A bias motivated crime that does not fall under the HCPA, either because it is not violent or because there is no connection to interstate or foreign commerce, must be investigated and prosecuted under state hate crime laws. Where there are no state hate crime laws, the crime can only be investigated and prosecuted as a regular criminal act, e.g. vandalism or assault.

What else does the HCPA do?

The HCPA also:

  1. gives the DOJ the power to assist state and local jurisdictions with investigations and prosecutions of hate crimes;
  2. authorizes federal grants to fund local programs to combat juvenile hate crimes; and updates the Hate Crimes Statistics Act (HCSA), requiring the FBI to track statistics on hate crimes based on gender/gender identity and juvenile hate crimes in addition to the categories already required, such as race, religion, and sexual orientation. 


Though we refer to it in short hand as the Hate Crimes Prevention Act, or even the HCPA, the full name of our federal hate crime law is The Matthew Shepard and James Byrd, Jr. Hate Crimes Prevention Act. The Act, signed into law by President Barack Obama in 2009, was driven into existence by the hard work and activism of thousands of people fighting for their under-protected communities. These activists were reacting, not only to the general history of harassment and violence, but in specific to the stories of two men whose lives were ended brutally by acts of hate. We honor the legacies of Matthew Shepard and James Byrd Jr. by remembering their stories and working to ensure that, someday, they will stop being repeated.

Please be aware that these stories contain violent and disturbing details and may not be appropriate for all readers.

Matthew Shepard (1976-1998)

On October 6, 1998, Matthew Shepard ran into Aaron McKinney and Russell Henderson at a local bar in Laramie, Wyoming. Shepard had only been in Laramie a few months. He had enrolled at University of Wyoming to study political science and international relations in hopes of joining the Foreign Service. He was already active on campus and a member of the LGBT student alliance.

Well into the morning hours, McKinney and Henderson lured Shepard away from the bar with plans to rob him. They drove him out into the country, tied him to a split-rail fence, and beat him with the butt of a .357 Smith & Wesson pistol. The temperatures in Laramie were near freezing when McKinney and Henderson left Shepard tied to the fence and drove back to town. McKinney assumed that Shepard was already dead.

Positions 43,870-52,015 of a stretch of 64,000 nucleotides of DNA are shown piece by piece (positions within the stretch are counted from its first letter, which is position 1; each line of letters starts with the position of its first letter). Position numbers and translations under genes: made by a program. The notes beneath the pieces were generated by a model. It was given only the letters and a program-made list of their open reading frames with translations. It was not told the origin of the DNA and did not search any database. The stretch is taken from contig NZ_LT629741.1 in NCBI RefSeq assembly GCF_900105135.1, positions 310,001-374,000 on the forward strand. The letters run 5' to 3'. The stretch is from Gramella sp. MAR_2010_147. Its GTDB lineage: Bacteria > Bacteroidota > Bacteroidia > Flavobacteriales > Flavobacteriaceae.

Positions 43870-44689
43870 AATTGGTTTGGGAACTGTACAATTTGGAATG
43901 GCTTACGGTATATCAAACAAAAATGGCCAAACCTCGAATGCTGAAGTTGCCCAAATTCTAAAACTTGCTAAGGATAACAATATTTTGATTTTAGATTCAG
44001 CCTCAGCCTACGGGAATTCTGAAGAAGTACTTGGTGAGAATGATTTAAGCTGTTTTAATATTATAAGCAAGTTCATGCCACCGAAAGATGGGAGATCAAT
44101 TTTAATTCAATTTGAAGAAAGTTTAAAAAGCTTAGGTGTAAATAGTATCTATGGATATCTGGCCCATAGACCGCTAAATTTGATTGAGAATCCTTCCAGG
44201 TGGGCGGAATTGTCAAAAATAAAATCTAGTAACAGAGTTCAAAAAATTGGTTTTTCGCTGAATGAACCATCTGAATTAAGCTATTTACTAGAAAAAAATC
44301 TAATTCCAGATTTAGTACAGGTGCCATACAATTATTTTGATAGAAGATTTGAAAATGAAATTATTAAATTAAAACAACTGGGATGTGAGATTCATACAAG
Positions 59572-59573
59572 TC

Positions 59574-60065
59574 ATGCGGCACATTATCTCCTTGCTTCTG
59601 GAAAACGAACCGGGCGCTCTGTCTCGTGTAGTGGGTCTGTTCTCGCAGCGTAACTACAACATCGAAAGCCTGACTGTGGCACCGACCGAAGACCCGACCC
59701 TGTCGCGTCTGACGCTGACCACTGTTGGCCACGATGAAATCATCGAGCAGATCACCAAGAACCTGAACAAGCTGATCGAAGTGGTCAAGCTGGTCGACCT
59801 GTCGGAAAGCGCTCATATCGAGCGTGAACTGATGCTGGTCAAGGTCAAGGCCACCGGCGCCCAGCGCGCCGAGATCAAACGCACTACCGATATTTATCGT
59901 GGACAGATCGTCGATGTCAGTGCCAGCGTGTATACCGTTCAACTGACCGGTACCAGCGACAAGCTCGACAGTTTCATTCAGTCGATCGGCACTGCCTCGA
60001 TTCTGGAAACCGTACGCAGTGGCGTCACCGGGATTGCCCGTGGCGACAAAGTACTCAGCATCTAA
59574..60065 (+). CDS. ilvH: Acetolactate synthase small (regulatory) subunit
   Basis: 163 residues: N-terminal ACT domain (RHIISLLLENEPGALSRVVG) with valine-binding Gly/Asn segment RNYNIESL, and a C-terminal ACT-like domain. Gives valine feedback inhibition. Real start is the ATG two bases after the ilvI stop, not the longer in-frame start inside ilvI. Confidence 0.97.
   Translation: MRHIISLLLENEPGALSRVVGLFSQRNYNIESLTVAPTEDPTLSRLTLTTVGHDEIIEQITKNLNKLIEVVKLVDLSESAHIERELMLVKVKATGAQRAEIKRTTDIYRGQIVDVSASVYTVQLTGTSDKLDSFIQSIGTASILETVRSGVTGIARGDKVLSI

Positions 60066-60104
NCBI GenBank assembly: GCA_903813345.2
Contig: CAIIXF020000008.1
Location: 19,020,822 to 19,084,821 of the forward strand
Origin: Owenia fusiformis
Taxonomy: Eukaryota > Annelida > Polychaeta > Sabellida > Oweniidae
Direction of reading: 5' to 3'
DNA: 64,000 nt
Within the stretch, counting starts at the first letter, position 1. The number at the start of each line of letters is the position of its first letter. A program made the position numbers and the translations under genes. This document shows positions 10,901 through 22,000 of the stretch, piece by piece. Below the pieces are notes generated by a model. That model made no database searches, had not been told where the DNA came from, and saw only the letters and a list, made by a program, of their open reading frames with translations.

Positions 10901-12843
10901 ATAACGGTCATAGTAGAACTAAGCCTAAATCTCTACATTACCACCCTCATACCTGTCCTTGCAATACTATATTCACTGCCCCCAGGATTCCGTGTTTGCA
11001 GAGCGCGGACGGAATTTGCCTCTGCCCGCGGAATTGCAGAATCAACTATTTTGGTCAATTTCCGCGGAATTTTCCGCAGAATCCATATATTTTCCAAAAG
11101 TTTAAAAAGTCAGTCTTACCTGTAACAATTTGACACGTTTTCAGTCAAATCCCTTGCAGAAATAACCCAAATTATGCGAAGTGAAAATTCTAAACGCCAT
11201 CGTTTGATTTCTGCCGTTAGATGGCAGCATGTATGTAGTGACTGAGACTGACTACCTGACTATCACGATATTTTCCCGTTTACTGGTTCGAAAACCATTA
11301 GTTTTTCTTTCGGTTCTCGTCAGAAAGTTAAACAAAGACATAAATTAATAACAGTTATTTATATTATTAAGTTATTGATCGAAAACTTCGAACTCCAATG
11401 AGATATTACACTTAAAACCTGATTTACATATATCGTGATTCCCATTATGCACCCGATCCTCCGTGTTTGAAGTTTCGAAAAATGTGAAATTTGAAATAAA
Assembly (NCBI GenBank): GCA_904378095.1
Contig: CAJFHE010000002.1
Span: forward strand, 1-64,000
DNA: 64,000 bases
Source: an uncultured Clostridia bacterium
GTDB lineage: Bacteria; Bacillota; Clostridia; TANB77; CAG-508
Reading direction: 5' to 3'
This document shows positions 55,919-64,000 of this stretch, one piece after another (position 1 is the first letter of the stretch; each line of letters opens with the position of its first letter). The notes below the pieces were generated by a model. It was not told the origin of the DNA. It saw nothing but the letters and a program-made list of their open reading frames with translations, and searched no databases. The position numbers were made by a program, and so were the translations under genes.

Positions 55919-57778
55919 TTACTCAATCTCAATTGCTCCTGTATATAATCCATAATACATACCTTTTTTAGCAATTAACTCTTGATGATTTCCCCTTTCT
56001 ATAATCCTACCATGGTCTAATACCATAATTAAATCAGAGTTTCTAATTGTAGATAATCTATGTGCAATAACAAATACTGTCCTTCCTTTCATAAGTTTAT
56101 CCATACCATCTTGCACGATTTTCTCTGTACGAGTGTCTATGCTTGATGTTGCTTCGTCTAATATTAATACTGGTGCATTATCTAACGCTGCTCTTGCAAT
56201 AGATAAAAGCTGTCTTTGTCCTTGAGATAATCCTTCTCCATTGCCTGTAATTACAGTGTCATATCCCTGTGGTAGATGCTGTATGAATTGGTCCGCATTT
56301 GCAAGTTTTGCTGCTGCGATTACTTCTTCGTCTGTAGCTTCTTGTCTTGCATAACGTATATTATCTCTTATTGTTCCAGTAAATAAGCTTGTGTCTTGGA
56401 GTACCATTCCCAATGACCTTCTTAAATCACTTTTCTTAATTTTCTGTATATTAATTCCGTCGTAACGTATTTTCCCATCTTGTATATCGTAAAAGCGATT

Eighteen hours later, cyclist Aaron Kreifels discovered Shepard was still tied to the fence. Shepard was rushed to a hospital in Fort Collins, Colorado where he lay comatose for four days. Shepard was suffering from hypothermia; he was covered in bruises, welts, and lacerations; and worst of all, he had suffered damage to his brain stem from which he would not recover.

Matthew Shepard was pronounced dead at 12:53 a.m. on October 12, 1998. He was 21.

McKinney and Henderson were convicted of felony murder and kidnapping. They are each serving two consecutive life sentences in prison.

James Byrd, Jr. (1949-1998)

On June 7, 1998, James Byrd, Jr. was walking home from his parents’ house in Jasper, Texas in the early morning. Byrd had grown up in Jasper. He had been a good student and a talented musician, known for his singing and piano playing. After high school, he got married and moved away. He had three children, Renee, Ross, and Jamie. He worked off and on as a salesman but also struggled with alcoholism. In 1993, Byrd and his wife divorced, and few years later, he returned to Jasper, entered Alcoholics Anonymous, and began working to improve his life.

That morning, three white men in a pickup truck stopped to offer him ride. Byrd accepted and climbed into the bed of their truck. But instead of taking him home, the three men, Shawn Allen Berry, Lawrence Russell Brewer, and John William King, drove Byrd to a deserted area outside of town. They beat Byrd and chained him to the back of the truck by his ankles. For more than three miles, the men dragged him behind the truck down an asphalt road. Byrd remained conscious through most of the ordeal until his right arm and head were severed by the edge of a sewage drain culvert, ending his life. The men dumped Byrd’s headless torso beside a road in Jasper. Byrd was only 49.

Berry, Brewer, and King were all convicted of capital murder. Brewer was executed by the state of Texas on September 21, 2011. King currently sits on Texas’ death row. Berry is serving a life sentence in prison.





Does Tennessee have hate crime laws?

Yes. Tennessee’s hate crime laws can be found at Tenn. Code. §§ 39-17-309, 40-35-114(17).